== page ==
My wife and I have created various budgets over the 20+ years of our marriage… but we haven’t done much more than just create them. Usually they were created in a time of financial frustration.
This last weekend we packed our bags and holed up in a hotel to talk about finances with no distractions. I want to share one epiphany that I had this weekend. I’ve heard Dave Ramsey say you should create a new budget every single month. We never did. We just created a big annual budget, based on past spending, and then kind of divided each line item by 12.
For example, we have seven people in our immediate family. We spend about $100 on a birthday. With this annual-budget-logic, we’d take that $700 budgeted, divide by 12, and put $58 in each month on the “birthday” line.
The problem with this is that in February we have two birthdays. In March we have none. So the reality of what we should budget in February is $200, not $58. And in March, it should be $0, not $58.
Looking at the year, it kind of makes sense. Looking at the month, it’s all kinds of messed up.
So, we put together a February budget (based on our annual budget, but changing things we knew needed changing for just this month).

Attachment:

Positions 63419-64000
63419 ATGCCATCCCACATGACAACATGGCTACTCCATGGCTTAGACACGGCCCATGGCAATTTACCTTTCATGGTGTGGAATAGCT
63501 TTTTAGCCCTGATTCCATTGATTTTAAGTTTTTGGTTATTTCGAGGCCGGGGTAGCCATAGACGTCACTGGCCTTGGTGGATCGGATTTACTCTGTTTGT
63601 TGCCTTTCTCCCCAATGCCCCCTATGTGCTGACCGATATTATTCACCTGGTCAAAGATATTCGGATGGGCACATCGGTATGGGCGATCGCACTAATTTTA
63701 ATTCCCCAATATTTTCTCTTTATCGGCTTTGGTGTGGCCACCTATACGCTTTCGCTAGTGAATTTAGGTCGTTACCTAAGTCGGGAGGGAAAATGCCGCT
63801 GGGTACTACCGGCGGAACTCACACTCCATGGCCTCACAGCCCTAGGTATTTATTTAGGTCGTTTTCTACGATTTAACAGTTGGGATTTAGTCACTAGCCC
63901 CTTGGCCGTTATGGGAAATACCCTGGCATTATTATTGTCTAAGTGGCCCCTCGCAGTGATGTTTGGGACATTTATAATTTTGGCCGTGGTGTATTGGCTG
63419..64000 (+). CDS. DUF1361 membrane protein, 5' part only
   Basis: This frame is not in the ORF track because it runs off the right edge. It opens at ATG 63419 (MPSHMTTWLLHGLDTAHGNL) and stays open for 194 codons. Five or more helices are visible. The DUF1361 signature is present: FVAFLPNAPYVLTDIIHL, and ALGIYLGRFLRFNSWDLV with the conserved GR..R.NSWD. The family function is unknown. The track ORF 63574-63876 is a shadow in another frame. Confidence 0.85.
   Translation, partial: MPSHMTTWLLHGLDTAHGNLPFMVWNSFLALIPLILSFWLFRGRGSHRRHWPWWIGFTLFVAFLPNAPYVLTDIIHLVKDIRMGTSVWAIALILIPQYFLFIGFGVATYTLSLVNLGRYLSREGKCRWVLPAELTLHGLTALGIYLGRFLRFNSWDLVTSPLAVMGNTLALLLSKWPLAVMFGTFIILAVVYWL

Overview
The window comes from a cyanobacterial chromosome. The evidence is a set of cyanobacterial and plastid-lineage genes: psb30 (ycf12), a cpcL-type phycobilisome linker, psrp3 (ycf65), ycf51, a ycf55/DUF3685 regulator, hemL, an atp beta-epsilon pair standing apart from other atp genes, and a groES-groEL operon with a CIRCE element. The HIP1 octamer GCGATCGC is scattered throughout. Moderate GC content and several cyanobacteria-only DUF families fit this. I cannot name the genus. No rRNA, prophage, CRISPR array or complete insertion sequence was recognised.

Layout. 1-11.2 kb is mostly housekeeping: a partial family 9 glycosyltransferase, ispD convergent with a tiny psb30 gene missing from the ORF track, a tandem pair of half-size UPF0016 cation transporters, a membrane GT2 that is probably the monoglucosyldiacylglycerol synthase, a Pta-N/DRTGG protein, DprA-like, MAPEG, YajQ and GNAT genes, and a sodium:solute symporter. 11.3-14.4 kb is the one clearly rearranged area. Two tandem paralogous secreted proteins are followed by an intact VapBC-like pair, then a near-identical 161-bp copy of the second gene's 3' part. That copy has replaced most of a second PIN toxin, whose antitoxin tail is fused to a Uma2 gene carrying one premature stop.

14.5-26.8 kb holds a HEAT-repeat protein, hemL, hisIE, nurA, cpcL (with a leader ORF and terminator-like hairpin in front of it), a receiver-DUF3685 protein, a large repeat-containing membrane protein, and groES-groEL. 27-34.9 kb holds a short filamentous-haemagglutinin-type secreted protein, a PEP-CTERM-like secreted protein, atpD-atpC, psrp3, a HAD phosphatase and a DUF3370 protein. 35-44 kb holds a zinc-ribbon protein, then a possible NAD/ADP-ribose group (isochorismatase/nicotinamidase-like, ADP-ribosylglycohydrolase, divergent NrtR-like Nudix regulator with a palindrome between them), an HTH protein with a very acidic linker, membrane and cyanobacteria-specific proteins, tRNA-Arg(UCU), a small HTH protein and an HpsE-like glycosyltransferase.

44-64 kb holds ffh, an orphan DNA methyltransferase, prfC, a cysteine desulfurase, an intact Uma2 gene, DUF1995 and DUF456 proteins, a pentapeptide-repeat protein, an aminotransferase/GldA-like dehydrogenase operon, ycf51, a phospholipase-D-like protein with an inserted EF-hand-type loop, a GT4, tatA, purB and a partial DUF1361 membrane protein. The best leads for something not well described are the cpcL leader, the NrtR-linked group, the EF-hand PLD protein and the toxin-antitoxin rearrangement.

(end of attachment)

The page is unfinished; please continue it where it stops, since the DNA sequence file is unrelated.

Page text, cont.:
Folks, money is a big deal. In a marriage, money is one of the top five issues. Another top five is communication. This year’s JibberJobber theme is income streams… what you spend is a negative income stream. Let’s get serious about it.
I’m reminded of a guy I met who was unemployed… and had been for a while. He had a nice car and a nice house and what looked like a nice life…. and told me that his past financial decisions, and how he spent his money, and how he managed his debt, made his transition much less stressful than the average job seeker. It was a beautiful thing to witness.
How much fun would your job search be right now if you didn’t have the stress that living paycheck to paycheck, and being backwards on your money?